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Celebrating Halloween

By Jenna Nguo |

Halloween is tomorrow, October 31! Halloween is a holiday celebrated in many countries on October 31 to remember the dead. There are many fun traditions to do at home with family and/or friends, such as decorating, trying recipes, and carving pumpkins.


When it comes to dressing up in costume for Halloween, it is important to know the difference between cultural appropriation and appreciation. Cultural Appropriation is defined as "unacknowledged or inappropriate adoption of the customs, practices, ideas, etc. of one people or society by members of another (and typically more dominant) people or society." On the other hand, Cultural Appreciation is defined as "seeking to understand and learn about another culture in an effort to broaden one's perspective and connect with others cross-culturally."

Dressing up in a costume that represents a person of a minority background (that you are not a part of) is inappropriate. Doing so means minimizing that culture to stereotypes and outerwear that can be taken off, as writer Langkilde discusses in “My Culture is Not Your Costume.” But people from that background are not able to take off their cultural heritage or the history of suffering and discrimination - they have to live with that daily. Pretending to be of someone else’s culture is extremely disrespectful and distasteful.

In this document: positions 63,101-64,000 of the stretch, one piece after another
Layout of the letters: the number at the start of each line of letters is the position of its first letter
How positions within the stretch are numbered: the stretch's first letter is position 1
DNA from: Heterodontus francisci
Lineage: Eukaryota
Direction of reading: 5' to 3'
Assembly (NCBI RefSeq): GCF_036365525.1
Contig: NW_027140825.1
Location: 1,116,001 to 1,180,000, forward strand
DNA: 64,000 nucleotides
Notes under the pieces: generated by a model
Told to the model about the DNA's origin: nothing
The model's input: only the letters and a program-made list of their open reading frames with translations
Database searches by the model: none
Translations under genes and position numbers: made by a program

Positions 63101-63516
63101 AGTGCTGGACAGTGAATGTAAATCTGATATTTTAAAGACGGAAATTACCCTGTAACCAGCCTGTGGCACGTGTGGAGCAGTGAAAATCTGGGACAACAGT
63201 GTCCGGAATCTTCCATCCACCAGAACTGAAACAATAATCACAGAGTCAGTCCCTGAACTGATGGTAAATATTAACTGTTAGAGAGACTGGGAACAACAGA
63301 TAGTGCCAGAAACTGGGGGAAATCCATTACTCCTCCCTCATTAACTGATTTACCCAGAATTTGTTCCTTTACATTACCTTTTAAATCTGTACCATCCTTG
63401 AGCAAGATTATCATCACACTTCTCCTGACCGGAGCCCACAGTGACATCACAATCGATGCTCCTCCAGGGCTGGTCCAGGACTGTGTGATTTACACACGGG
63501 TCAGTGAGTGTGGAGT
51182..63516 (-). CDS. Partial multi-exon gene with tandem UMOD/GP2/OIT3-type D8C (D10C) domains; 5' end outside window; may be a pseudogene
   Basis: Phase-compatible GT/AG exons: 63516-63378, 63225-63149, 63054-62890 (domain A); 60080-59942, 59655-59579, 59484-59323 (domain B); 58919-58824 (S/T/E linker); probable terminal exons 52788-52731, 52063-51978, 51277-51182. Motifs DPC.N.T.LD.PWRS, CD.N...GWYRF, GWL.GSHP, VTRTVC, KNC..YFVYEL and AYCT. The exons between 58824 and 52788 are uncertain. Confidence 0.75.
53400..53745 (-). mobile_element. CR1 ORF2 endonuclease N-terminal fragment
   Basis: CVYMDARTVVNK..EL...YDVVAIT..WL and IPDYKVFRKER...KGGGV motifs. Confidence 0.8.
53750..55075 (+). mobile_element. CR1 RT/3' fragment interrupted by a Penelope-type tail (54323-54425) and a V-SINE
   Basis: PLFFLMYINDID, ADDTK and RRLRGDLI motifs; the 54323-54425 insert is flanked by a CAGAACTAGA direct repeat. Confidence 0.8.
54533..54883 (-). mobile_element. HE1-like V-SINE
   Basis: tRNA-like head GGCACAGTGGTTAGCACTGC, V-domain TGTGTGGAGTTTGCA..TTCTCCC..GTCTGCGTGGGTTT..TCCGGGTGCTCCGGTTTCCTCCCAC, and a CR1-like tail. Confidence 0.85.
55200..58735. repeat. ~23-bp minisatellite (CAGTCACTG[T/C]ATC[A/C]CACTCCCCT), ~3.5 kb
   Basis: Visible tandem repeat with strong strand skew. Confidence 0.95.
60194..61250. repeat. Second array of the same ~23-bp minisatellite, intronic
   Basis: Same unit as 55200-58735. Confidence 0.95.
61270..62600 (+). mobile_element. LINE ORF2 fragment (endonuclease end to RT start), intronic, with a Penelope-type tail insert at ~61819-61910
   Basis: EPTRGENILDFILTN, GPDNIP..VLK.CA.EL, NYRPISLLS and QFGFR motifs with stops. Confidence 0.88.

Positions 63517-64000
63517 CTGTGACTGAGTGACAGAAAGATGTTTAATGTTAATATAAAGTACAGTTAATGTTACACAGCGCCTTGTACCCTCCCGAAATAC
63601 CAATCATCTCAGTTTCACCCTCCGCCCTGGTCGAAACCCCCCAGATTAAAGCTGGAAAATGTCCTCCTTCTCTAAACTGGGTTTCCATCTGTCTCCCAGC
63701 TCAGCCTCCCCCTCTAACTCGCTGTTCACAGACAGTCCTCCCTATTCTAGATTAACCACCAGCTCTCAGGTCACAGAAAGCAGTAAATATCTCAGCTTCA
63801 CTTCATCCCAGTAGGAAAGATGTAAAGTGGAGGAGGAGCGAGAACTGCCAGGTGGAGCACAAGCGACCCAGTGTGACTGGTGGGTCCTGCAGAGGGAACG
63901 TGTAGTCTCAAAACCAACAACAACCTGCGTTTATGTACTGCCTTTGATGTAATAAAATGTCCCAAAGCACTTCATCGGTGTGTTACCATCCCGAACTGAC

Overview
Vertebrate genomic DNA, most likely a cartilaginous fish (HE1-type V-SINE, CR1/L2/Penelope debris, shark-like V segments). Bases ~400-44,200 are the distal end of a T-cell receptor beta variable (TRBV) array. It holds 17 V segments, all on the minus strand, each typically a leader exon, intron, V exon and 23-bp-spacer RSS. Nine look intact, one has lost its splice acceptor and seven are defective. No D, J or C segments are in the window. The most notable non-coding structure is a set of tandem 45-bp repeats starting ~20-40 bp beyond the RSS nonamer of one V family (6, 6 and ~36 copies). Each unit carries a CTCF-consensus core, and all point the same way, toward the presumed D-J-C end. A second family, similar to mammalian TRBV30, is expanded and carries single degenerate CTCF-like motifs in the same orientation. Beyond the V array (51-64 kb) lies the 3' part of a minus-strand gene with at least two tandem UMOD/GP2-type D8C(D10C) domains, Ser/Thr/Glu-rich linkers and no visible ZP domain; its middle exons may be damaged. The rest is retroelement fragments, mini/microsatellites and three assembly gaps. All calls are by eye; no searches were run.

If you want to respect a certain culture, educate yourself about it. Learn their history and their present - everything that they have gone through and continue to go through today. Talk to people of that background and build understanding of them, not just for one day, but all year long.

Instead of dressing up as someone else’s background, dress up as something fun, such as an animal or movie character (without adding the extra physical features of their ethnicity/culture, if applicable). As Dr. Mia Moody-Ramirez says, “when in doubt, choose a different costume.”


Jenna Nguo is a junior at the University of California, Riverside. She is majoring in psychology and minoring in education. She is currently a Marketing and Communications Student Assistant at the International Affairs office, as well as a Co-Director of Events and Outreach at Psi Chi, the psychology honor society at UCR.

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